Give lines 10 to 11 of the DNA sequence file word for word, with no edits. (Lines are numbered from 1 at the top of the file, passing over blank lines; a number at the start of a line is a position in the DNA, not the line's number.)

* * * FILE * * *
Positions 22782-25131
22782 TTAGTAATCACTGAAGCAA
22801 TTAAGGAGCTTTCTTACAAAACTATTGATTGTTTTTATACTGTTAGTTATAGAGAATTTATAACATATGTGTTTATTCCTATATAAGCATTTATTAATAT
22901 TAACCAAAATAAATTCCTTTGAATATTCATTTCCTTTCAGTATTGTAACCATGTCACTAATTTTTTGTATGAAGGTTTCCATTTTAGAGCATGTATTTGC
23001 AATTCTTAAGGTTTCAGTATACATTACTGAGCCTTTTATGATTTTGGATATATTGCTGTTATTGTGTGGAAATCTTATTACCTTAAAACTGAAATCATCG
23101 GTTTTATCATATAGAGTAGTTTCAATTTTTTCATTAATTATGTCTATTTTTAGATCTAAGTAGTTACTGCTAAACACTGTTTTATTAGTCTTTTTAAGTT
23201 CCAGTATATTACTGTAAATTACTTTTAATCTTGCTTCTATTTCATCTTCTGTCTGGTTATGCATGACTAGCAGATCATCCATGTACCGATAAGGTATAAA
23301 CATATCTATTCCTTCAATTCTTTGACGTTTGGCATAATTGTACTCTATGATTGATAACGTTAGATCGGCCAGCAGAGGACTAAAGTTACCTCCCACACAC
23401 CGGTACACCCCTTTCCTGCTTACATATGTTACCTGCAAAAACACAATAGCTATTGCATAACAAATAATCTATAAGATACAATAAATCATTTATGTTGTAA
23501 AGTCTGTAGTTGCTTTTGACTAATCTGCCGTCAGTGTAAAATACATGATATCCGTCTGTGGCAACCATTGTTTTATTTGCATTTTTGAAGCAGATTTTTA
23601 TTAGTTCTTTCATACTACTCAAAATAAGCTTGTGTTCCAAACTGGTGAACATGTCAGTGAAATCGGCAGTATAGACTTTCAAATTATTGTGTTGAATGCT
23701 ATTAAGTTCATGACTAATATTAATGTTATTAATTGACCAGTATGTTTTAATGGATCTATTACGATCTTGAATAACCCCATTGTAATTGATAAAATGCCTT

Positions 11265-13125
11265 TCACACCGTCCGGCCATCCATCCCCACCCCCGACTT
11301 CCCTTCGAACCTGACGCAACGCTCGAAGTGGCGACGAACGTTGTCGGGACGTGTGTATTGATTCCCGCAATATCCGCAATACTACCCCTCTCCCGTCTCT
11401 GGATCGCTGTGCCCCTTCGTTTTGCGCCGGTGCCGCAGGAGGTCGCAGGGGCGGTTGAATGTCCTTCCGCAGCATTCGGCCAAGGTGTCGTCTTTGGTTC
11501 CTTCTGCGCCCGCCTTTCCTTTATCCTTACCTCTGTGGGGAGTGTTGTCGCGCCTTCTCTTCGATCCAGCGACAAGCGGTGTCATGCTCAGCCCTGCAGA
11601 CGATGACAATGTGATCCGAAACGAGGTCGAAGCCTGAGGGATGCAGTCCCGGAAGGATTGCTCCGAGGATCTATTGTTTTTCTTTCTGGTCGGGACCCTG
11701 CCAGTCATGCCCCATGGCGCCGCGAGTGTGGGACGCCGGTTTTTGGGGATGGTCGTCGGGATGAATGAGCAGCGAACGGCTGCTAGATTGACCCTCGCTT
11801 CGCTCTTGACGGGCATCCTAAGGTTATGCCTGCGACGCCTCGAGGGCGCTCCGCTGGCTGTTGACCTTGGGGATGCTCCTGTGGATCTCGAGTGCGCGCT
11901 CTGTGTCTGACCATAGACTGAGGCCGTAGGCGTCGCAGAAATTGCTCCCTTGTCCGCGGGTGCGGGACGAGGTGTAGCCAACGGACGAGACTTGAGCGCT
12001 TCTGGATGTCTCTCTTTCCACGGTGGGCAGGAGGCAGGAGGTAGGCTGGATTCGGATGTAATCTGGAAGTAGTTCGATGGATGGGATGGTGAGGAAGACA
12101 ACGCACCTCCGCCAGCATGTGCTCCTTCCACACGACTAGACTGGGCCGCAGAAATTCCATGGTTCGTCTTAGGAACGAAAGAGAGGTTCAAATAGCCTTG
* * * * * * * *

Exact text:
23501 AGTCTGTAGTTGCTTTTGACTAATCTGCCGTCAGTGTAAAATACATGATATCCGTCTGTGGCAACCATTGTTTTATTTGCATTTTTGAAGCAGATTTTTA
23601 TTAGTTCTTTCATACTACTCAAAATAAGCTTGTGTTCCAAACTGGTGAACATGTCAGTGAAATCGGCAGTATAGACTTTCAAATTATTGTGTTGAATGCT